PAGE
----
Localization and delocalization of light in photonic moiré lattices

Abstract

Moiré lattices consist of two superimposed identical periodic structures with a relative rotation angle. Moiré lattices have several applications in everyday life, including artistic design, the textile industry, architecture, image processing, metrology and interferometry. For scientific studies, they have been produced using coupled graphene–hexagonal boron nitride monolayers1,2, graphene–graphene layers3,4 and graphene quasicrystals on a silicon carbide surface5. The recent surge of interest in moiré lattices arises from the possibility of exploring many salient physical phenomena in such systems; examples include commensurable–incommensurable transitions and topological defects2, the emergence of insulating states owing to band flattening3,6, unconventional superconductivity4 controlled by the rotation angle7,8, the quantum Hall effect9, the realization of non-Abelian gauge potentials10 and the appearance of quasicrystals at special rotation angles11. A fundamental question that remains unexplored concerns the evolution of waves in the potentials defined by moiré lattices. Here we experimentally create two-dimensional photonic moiré lattices, which—unlike their material counterparts—have readily controllable parameters and symmetry, allowing us to explore transitions between structures with fundamentally different geometries (periodic, general aperiodic and quasicrystal). We observe localization of light in deterministic linear lattices that is based on flat-band physics6, in contrast to previous schemes based on light diffusion in optical quasicrystals12, where disorder is required13 for the onset of Anderson localization14 (that is, wave localization in random media). Using commensurable and incommensurable moiré patterns, we experimentally demonstrate the two-dimensional localization–delocalization transition of light. Moiré lattices may feature an almost arbitrary geometry that is consistent with the crystallographic symmetry groups of the sublattices, and therefore afford a powerful tool for controlling the properties of light patterns and exploring the physics of periodic–aperiodic phase transitions and two-dimensional wavepacket phenomena relevant to several areas of science, including optics, acoustics, condensed matter and atomic physics.

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Fig. 1: Moiré lattices, density of states and band structures.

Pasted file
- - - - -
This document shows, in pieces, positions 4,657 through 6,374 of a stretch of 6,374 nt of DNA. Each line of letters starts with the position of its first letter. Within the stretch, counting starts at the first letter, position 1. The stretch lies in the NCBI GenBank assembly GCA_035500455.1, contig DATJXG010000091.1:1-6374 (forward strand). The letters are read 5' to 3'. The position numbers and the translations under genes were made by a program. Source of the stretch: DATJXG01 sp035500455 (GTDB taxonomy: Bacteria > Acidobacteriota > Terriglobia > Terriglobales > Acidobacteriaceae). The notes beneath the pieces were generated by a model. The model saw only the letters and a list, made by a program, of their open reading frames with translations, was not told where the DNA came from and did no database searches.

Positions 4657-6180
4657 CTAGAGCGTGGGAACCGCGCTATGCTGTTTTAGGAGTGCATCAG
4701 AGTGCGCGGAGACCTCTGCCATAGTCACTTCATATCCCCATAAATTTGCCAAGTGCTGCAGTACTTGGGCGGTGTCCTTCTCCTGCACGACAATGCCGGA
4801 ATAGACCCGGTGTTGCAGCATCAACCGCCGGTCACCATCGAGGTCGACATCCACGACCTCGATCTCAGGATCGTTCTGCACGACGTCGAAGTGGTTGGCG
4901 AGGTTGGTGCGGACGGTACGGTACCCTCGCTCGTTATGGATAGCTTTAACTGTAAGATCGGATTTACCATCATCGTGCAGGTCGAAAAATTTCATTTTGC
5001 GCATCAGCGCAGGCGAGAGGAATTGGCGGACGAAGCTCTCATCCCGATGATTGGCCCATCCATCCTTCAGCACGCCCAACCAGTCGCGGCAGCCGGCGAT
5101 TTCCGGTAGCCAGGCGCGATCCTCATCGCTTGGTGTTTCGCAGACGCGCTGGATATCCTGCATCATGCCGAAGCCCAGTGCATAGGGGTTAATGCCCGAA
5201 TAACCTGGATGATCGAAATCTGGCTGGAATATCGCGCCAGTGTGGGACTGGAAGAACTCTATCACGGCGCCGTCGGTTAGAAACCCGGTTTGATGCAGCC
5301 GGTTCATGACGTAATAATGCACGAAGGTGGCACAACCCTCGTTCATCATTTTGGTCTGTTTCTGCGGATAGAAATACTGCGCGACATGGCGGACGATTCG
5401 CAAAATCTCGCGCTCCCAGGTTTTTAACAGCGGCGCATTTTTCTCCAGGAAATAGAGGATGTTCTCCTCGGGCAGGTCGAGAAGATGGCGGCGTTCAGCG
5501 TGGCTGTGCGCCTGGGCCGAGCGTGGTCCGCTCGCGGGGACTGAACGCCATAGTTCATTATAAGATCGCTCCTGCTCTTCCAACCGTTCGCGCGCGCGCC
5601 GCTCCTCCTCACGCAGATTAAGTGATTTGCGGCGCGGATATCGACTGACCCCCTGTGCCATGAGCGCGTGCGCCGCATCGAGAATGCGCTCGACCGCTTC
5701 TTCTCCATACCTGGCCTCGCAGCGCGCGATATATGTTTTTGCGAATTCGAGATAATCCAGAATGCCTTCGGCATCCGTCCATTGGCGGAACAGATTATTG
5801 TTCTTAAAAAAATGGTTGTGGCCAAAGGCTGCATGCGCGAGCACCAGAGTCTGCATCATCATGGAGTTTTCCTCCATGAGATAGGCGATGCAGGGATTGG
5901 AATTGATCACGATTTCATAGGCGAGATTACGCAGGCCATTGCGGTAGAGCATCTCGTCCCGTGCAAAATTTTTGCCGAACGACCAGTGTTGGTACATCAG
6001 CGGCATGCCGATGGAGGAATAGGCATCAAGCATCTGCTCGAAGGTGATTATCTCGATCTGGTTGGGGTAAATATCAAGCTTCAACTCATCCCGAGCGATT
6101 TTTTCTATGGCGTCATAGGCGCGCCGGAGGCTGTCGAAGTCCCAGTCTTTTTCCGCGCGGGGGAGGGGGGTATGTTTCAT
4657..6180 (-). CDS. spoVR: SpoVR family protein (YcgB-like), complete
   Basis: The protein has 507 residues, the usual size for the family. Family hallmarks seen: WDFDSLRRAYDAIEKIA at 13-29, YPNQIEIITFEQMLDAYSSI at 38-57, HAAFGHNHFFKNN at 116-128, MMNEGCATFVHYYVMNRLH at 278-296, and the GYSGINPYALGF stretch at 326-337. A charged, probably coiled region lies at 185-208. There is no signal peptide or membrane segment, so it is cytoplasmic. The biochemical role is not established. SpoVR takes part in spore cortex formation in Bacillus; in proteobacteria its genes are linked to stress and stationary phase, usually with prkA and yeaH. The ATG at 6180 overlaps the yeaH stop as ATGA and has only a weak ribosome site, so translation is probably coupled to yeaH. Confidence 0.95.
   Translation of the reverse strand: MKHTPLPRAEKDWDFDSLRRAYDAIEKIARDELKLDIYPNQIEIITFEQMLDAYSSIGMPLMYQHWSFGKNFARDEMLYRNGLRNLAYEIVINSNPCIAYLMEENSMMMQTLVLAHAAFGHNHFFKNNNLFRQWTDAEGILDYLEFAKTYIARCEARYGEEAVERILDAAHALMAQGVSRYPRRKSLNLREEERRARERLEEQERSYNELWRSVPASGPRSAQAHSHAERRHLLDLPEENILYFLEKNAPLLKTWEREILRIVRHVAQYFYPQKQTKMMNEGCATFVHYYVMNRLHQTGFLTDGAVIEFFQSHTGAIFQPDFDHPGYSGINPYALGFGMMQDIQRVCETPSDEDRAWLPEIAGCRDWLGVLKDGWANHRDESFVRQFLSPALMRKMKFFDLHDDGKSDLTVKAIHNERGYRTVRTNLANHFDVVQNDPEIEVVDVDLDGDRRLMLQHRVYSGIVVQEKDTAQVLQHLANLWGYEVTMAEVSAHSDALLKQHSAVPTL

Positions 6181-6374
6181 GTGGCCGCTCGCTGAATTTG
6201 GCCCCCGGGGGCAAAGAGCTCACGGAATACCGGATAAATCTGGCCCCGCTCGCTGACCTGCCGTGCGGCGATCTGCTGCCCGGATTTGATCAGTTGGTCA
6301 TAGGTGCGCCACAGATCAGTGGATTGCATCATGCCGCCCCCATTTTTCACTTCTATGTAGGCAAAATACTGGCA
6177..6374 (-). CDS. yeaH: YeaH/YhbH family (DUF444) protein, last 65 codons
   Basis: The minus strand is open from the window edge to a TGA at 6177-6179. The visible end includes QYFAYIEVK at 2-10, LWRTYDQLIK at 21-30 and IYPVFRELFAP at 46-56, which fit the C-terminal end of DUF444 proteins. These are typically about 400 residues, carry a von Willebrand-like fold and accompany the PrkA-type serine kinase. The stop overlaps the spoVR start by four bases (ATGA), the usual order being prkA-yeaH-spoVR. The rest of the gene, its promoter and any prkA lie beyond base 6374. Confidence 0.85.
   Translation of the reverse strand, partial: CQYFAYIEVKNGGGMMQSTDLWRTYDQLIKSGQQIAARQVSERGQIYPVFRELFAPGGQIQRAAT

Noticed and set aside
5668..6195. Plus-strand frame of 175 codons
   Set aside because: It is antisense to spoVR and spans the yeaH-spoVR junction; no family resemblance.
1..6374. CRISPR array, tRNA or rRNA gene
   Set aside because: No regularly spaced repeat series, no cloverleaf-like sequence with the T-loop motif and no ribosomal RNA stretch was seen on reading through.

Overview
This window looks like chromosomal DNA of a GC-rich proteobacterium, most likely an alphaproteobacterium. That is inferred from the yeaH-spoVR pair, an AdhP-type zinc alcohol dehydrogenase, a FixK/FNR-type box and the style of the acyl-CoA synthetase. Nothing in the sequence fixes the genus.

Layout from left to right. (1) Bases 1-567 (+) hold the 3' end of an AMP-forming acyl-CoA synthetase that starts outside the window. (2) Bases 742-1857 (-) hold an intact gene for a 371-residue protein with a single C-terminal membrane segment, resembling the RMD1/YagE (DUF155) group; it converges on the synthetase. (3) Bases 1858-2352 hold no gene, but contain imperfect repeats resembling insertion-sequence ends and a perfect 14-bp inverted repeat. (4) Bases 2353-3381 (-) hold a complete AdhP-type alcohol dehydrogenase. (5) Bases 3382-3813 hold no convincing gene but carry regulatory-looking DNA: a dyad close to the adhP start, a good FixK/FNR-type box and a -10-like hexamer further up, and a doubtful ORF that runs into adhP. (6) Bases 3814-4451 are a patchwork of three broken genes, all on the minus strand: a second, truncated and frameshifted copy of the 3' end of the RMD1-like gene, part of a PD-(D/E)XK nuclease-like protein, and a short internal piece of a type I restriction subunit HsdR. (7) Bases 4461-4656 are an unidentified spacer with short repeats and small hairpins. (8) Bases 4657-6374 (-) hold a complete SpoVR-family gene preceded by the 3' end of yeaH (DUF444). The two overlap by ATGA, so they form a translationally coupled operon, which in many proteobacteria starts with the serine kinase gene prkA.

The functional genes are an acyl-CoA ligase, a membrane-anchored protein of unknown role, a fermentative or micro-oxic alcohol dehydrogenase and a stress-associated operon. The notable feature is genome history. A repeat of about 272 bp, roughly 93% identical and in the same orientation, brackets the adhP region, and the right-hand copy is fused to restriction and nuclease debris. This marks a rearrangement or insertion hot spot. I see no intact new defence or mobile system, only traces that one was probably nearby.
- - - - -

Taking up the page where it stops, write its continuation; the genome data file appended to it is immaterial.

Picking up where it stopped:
Fig. 2: Form factor and moiré states.
Fig. 3: Output patterns of light propagating through moiré lattices.
Fig. 4: Moiré lattices created by superposition of two rotated hexagonal lattices.

Data availability

The data that support the findings of this study are available from the corresponding author upon reasonable request.

Code availability

The codes that support the findings of this study are available from the corresponding author upon reasonable request.

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Acknowledgements

P.W. and F.Y. acknowledge support from the NSFC (grant numbers 91950120, 11690033 and 61475101). Y.V.K. and L.T. acknowledge support from the Severo Ochoa Excellence Programme (SEV-2015-0522), Fundacio Privada Cellex, Fundacio Privada Mir-Puig and CERCA/Generalitat de Catalunya. F.Y. thanks Z. Chen, Y. Hu and D. Song for technical discussions on the experiment with the SBN crystals.

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All authors contributed significantly to the study.

Correspondence to Fangwei Ye.

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Extended data figures and tables

Extended Data Fig. 1 Evolution of light in moiré lattices.

Experimentally observed intensity distributions of the probe beam (colour-surface plots) and corresponding theoretically calculated distributions (insets) at different propagation distances z, for tanθ = 3−1/2 and p2 = 0.1 (below the LDT point; top row), tanθ = 3−1/2 and p2 = 1 (above the LDT point; middle row) and tanθ = 3/4 and p2 = 1 (bottom row). The two top rows correspond to the incommensurable Pythagorean lattice shown in Fig. 1b. The third row corresponds to the commensurable lattice shown in Fig. 1c.

Extended Data Fig. 2 Numerical simulation of light propagation to distances beyond the crystal length.

a, b, Numerical simulations of the light-beam propagation in the incommensurable moiré lattice for central excitation, corresponding to the top and middle rows of Extended Data Fig. 1, but for larger distances, exceeding the sample length. c, d, Similar numerical results, but for an off-centre excitation position in the moiré lattice. p2 = 0.1 (a, c), p2 = 1.0 (b, d), θ = π/6. In all cases, a Gaussian beam exciting a single site of the potential is assumed.

Extended Data Fig. 3 Experimental setup.

λ/2, half-wave plate; PBS, polarizing beam splitter; SF, spatial filter; L, lens; BS, beam splitter; ID, iris diaphragm; M, mirror; P, polarizer; SBN, strontium barium niobate crystal; CCD, charged-coupled device. Mask 2 is an amplitude mask used to produce two group of sub-lattices with rotation angle θ, and mask 1 is made of a polarizer film.

Extended Data Table 1 Characteristics of the moiré lattices used in the experiments

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Supplementary Information

This file contains Supplementary Information sections 1–4 and Supplementary References.

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Wang, P., Zheng, Y., Chen, X. et al. Localization and delocalization of light in photonic moiré lattices. Nature 577, 42–46 (2020) doi:10.1038/s41586-019-1851-6

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